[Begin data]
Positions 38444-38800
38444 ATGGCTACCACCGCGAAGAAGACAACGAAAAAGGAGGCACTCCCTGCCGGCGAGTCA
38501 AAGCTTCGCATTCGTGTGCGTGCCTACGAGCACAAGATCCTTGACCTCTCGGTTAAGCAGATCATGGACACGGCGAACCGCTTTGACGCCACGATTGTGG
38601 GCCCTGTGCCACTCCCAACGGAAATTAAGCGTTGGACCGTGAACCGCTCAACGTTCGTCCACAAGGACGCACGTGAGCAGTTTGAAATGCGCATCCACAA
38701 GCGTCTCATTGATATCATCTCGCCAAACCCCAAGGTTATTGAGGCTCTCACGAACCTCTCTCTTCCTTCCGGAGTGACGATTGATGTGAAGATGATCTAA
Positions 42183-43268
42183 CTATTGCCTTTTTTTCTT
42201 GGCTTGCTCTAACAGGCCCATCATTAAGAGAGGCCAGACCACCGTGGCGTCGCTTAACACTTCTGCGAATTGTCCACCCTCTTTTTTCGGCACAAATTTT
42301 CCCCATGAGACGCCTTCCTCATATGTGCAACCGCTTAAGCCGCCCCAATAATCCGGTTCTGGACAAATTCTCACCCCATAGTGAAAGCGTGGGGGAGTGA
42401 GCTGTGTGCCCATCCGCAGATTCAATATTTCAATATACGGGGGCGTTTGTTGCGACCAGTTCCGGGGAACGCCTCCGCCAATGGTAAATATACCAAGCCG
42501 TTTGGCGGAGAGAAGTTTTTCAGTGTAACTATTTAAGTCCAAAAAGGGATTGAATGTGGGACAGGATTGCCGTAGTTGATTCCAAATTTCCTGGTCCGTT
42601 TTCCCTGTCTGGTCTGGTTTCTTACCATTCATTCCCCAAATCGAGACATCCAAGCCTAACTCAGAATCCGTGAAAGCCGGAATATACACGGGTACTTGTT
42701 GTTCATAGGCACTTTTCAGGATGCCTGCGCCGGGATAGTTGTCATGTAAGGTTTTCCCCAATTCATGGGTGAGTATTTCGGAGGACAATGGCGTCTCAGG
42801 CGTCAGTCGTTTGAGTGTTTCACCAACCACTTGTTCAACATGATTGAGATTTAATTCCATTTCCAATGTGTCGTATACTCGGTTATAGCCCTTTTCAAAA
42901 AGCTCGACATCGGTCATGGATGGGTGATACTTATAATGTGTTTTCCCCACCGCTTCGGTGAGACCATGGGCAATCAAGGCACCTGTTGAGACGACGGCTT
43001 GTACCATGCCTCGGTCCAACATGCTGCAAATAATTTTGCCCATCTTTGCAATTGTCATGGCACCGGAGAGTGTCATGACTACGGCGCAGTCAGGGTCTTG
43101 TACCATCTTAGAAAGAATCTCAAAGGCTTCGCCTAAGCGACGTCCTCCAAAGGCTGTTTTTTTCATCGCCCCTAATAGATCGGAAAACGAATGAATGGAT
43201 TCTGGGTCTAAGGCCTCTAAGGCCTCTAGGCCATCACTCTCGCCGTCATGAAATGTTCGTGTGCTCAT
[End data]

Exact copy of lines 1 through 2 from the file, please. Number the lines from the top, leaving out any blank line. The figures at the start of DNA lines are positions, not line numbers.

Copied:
Positions 38444-38800
38444 ATGGCTACCACCGCGAAGAAGACAACGAAAAAGGAGGCACTCCCTGCCGGCGAGTCA